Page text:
One of the largest vendors of the Linux operation system, Red Hat, is gearing up for the beta release that is part of Red Hat Enterprise Linux 5 (RHEL). According to Server Watch, and a quote from Red Hat's Ron Pacheco, RHEL 5.9 will be the final release of as part of its “life cycle”, though support will continue on for several years to come.
It was explained that Red Hat pushes its products through a series of three Life Cycles, and RHEL 5.9 will be part of the end for the first life cycle. The entire Life Cycle of a large product release such as RHEL 5 lasts for a period of ten years.
Red Hat released a miniature report on its website that explains the different facets of RHEL 5.9, with updates that include clustering, virtualization and subscription management. Many sources have been emphasizing some of the many other new features that are coming about of RHEL 5.9, which should bring ease to customers looking for a transition to future enterprise systems.
Of these include the applicability of RHEL 5.9 customers to run with the recent updated drivers for Microsoft's Hyper-V. As The Register states, Hyper-V drivers have been implemented with RHEL 5.9, which should open up many new doors for those wanting to run on 5.9 as a guest of Windows. Such driver updates stated by the Red Hat report include a storage, VMbus, network and util driver. These are just a selection, but the main focus is the Hyper-V application.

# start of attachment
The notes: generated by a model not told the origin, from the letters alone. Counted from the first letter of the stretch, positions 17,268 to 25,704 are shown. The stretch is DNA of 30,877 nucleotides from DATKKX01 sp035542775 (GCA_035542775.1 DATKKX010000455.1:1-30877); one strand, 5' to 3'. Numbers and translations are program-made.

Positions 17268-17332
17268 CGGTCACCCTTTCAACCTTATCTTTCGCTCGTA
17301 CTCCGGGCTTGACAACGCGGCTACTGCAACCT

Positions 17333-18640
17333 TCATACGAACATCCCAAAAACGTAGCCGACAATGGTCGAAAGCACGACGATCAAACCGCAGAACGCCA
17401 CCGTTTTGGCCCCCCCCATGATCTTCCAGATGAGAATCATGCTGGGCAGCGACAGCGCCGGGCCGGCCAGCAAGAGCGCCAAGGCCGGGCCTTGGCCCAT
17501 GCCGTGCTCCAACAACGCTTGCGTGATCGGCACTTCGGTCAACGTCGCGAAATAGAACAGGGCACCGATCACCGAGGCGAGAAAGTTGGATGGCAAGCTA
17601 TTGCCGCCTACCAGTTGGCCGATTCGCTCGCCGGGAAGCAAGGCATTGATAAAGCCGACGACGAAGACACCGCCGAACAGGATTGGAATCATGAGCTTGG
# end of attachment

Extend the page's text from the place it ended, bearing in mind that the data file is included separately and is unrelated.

The main features of the clustering update, according to the Red Hat customer report, include added IMB iPDU Fence Device support, as well as DLM hash table size tuning.
Everyone else also seems to be making many mentions of Red Hat's openness to work with some of the head hardware vendors of the industry. While everyone has been wanting to know just who these vendors are, nothing has really been specified. However, seeing that updates have been given to CPU and chip enhancements, the relationships can be made a bit more clear.
RHEL 5.9 is the first release of RHEL 5 since 5.8's release back in February. In what might be confusing to some, RHEL 6 is also currently available, with the last update being RHEL 6.3 back in June. The multiple releases can be explained by the Life Cycles. That is not to say that RHEL 5.9 should be overlooked, since as previously mentioned, customers may find it necessary to have assistance as they transition to RHEL 6.
With the release of the beta version, it is unclear when the finalized official release is going to be available, but the plan looks to be sometime before 2013.
Author's Bio: Sophia Lirendo - internet marketer and content provider of Travel Resorts Properties.